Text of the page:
The National, ACT and New Zealand First parties today confirmed their coalition agreements that will form the basis for a coalition of the three parties in Government.  I confirm below the policies in the agreements that impact on the financial services sector and its regulation.  There are two complementary agreements, one between National and Act and one between National and New Zealand First.

Key Policies

Three significant National Party policies that impact on the financial services sector (which I described here) appear to be confirmed in the agreements (directly or indirectly).  Those policies are:

  • Allowing KiwiSaver investments to be invested via more than one KiwiSaver provider.
  • Revoking most recent reforms of consumer credit law under the Credit Contracts and Consumer Finance Act (CCCFA).
  • Repealing the Conduct of Financial Institutions (CoFI) law reforms that will regulate bank and insurer conduct (fully in force from 31 March 2025).

The coalition agreements confirm National’s existing policies (so that includes the three policies noted above) by reference to key National policy documents.  The agreements then set out a series of “exemptions”, which are comprised of variations to or removals of those National policies, and additional policies.  With respect to the three policies, only one is named in the agreements, being the CCCFA policy (as this overlaps with ACT policy).  There is nothing in the agreements to indicate that the other two National policies are not going to be advanced.  However, the proposal to reform the CoFI law might be captured under the requirement in the coalition agreement with ACT to “carry out regulation sector reviews”.  One of the sectors noted as being likely to be reviewed is the “finance sector”.  In each case a review would result in “an omnibus bill for regulatory reform of laws affecting the sector”.  There is nothing to suggest that the coalition partners would be bound to pass such bills into law.  It’s possible that the CoFI law may stand but with changes to introduced in the medium term via the review process.  ACT has a policy of introducing improvements to AML/CFT law so that’s likely to be covered as well.

What is very clear is that there is unlikely to be any significant extension of financial services regulation under the new coalition Government subject to the outcomes of the market study and the select committee inquiry (see below under “Other Policies”).  Current proposed reforms to insurance law are well advanced.  These may be passed but possibly with some changes to reflect the policy priorities of the coalition.


At this stage, it is not possible to determine exactly what will happen in those areas and when.  Given the ambitious agenda of the coalition and that those laws aren’t particularly prominent to the public, they may not be a high priority.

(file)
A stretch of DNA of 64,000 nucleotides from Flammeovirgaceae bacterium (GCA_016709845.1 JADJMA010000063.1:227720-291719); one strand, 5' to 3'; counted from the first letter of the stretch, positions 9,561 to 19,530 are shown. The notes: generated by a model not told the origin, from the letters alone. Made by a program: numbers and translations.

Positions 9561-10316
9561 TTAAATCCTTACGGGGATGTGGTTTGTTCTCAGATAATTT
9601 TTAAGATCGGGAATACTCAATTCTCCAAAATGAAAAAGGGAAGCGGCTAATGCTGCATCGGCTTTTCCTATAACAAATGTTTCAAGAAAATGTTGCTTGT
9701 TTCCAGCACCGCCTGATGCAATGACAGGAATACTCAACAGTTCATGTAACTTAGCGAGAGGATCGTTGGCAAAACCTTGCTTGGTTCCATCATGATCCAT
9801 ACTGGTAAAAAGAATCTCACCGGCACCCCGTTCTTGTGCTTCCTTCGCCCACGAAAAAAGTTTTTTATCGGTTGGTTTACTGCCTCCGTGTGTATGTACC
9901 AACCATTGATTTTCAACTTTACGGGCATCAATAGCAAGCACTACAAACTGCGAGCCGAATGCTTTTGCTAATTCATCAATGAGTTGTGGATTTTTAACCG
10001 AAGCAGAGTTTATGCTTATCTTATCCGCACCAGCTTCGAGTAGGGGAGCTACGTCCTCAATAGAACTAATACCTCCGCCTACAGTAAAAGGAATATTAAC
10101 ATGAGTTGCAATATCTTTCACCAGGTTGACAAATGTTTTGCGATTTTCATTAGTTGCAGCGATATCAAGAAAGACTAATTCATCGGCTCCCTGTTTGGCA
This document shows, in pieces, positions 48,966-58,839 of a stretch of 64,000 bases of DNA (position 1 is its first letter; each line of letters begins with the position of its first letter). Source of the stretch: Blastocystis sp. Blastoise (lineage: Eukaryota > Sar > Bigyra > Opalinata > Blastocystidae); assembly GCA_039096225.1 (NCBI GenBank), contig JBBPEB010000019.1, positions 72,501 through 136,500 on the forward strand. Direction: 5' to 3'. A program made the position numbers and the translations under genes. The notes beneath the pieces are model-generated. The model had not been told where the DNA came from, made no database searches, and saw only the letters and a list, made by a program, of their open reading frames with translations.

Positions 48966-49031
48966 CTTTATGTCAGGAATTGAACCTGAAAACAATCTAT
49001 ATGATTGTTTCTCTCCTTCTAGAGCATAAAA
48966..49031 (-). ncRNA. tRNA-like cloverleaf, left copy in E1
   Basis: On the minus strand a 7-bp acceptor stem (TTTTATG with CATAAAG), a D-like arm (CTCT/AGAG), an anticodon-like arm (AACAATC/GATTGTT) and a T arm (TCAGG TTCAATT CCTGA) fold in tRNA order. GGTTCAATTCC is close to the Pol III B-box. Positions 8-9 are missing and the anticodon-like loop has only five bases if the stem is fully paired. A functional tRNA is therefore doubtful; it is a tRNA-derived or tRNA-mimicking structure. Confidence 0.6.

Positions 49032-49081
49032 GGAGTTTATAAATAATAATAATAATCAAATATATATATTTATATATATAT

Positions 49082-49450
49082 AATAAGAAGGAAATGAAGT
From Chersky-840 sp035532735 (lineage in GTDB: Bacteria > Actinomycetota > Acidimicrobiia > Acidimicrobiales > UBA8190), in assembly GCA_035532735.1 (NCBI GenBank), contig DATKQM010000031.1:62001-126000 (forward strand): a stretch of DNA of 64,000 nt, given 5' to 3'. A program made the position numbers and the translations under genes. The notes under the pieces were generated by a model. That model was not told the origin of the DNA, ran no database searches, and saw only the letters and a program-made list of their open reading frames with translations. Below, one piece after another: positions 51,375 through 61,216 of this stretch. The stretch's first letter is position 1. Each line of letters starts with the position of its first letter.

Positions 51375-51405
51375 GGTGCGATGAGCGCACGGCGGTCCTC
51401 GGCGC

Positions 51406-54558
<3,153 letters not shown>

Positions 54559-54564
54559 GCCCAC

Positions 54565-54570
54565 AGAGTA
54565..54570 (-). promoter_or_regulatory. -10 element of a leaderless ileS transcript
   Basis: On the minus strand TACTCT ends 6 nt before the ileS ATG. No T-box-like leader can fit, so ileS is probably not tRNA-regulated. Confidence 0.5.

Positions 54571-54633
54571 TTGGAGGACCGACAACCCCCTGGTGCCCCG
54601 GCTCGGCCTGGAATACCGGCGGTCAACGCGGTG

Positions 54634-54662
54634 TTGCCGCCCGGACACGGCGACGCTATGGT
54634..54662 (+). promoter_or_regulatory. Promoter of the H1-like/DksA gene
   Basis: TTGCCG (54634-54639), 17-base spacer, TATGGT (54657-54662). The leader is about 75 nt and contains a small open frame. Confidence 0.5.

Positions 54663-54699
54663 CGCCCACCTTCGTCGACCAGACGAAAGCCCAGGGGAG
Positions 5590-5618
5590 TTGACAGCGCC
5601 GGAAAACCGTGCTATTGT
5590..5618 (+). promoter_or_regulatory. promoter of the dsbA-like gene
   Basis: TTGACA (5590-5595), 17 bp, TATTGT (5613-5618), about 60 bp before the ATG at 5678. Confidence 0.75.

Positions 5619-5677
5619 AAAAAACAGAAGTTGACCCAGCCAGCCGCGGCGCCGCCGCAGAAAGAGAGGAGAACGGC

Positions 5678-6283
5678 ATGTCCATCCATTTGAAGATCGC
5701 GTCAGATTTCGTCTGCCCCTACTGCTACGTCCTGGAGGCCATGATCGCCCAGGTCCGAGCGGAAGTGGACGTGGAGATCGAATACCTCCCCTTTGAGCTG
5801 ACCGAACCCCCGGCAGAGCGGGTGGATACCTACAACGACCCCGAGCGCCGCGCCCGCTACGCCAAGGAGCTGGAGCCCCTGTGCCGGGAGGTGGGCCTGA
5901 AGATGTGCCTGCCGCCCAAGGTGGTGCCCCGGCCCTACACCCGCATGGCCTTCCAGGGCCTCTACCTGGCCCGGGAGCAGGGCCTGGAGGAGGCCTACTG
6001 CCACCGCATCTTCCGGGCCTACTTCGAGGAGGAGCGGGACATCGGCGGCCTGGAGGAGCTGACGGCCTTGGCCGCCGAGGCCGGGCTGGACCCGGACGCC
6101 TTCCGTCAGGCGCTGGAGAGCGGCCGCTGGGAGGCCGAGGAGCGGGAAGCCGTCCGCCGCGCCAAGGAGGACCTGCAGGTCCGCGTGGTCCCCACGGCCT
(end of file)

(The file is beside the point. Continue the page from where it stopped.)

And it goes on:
Minister Appointed

Andrew Bayly has been confirmed as the incoming Minister of Commerce and Consumer Affairs.  That Ministry has responsibility for the laws that govern the three National policies.  Bayly appears to have been the key driver of National’s policies in relation to KiwiSaver, CCCFA and CoFI so it’s quite possible he will push those policies forward as Minister.

CCCFA Policy

The ACT coalition agreement states that the parties will “Rewrite the Credit Contracts and Consumer Finance Act 2003 to protect vulnerable consumers without unnecessarily limiting access to credit.”  That aligns with National’s existing policy.  There is no further information but reforms will likely, at the very least, reduce the extent of financial disclosure required and/or reduce the level of verification required.  I expect that most of the comprehensive regulatory regime under CCCFA will be retained but it may possibly be considered under ACT’s regulatory review process.

Other Policies

Many other coalition policies affect businesses in various ways but there is only one other policy that specifically relates to the financial services sector and its regulation.  That is the Zealand First policy that the parties will “Establish a select committee inquiry into banking competition with broad and deep criteria to focus on competitiveness, customer services, and profitability.”  This would overlap significantly with the current Commerce Commission market study into competition in relation to personal banking services, although the focus may be a bit different.  It would seem to make sense for the market study to be completed before the select committee starts its inquiry, as the market study is likely to provide important information on potential problem areas.  This may also overlap to some degree with two agreed ACT policies.  One policy being to reform market studies law “to focus on reducing regulatory barriers to new entrants to drive competition.”  I assume that the current market study will not be impacted by that but that will be confirmed in due course.  The other policy being to carry out “regulation sector reviews”.